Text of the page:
LTF tax incentive could be extended
The tax privilege for long-term equity funds (LTFs) could be renewed if the Revenue Department can show that salary earners invest in them for long-term savings.
However, the lock-up period for investment in LTFs could be longer — seven or even 10 years from five now — if the tax privilege, now due to expire in 2016, is extended, director-general Prasong Poontaneat said yesterday.
Paiboon Nalinthrangkurn, a former chairman of the Federation of Thai
Capital Market Organizations, in July said talks between Fetco and the Finance Ministry over renewing the tax deduction for LTF investment remained inconclusive, making it likely the tax incentive would be scrapped.
The ministry claimed that some LTF holders, in practice, held units for slightly more than three full calender years, as they bought the units as the end of the year approached and redeemed them early in the fifth year.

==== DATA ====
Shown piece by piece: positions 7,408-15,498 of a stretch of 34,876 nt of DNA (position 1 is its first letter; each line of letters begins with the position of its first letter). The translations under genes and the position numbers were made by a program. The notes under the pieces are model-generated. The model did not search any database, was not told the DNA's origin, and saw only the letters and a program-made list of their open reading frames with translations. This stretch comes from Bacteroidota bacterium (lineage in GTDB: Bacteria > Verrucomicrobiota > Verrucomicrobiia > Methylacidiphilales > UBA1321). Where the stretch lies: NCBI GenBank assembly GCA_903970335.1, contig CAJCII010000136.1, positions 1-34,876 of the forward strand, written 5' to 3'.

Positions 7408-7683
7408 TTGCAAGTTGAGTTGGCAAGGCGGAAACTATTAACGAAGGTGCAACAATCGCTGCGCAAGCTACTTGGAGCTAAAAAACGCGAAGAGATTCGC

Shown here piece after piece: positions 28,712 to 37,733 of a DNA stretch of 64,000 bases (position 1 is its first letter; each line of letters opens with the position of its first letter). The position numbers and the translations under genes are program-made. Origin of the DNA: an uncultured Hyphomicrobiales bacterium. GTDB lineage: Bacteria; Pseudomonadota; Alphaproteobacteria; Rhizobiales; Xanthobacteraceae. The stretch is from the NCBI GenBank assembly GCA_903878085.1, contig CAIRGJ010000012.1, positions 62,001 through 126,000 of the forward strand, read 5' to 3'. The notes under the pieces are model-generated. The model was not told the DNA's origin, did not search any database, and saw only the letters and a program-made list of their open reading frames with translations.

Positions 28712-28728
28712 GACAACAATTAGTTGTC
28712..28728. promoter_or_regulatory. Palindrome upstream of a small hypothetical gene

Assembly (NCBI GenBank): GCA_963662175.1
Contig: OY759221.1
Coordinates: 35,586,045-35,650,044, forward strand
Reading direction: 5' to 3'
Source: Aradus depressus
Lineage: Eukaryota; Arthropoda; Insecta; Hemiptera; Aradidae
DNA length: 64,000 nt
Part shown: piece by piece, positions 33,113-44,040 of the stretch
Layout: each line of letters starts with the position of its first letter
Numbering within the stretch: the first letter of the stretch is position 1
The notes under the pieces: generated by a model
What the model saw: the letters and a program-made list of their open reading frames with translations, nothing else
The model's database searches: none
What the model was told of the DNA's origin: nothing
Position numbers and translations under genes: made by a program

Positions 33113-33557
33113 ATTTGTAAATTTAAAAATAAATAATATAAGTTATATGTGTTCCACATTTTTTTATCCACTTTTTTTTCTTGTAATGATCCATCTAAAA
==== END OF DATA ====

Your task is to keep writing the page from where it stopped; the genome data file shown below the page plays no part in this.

Taxpayers can deduct contributions of up to 15% of their personal income or 500,000 baht, whichever is lower, for investment in LTFs.
Separately, Mr Prasong addressed the inheritance and gift tax that is expected to be introduced by the new government.
He said heirs could transfer assets passed from donors to inheritance trusts to ease pressure to divest such assets, as trusts would be exempt from the tax.
The tax is under review by the Council of State before being forwarded to the National Legislative Assembly.
According to recent media reports, the Revenue Department intends to impose a 10% inheritance and gift tax on heirs receiving assets worth at least 50 million baht.
Documented assets such as residences, land, vehicles, bonds, equities and deposits at financial institutions would be subject to inheritance and gift taxes, while assets without registration papers such as amulets, gold, antiques and watches would initially enjoy a waiver.
Meanwhile, the Revenue Department estimates it will collect 1.7 trillion baht in revenue this fiscal year, 150 billion lower than the target.
The expected revenue shortfall can be attributed to forgone revenue of 40 billion baht from a recent cut in personal income tax, 10 billion forgone from the reduction of corporation tax and the remaining 100 billion from a decline in revenue collection from value-added tax.
Mr Prasong said the department had approved the extension of a tax exemption for corporate debt restructuring retroactive from 2011 to this year.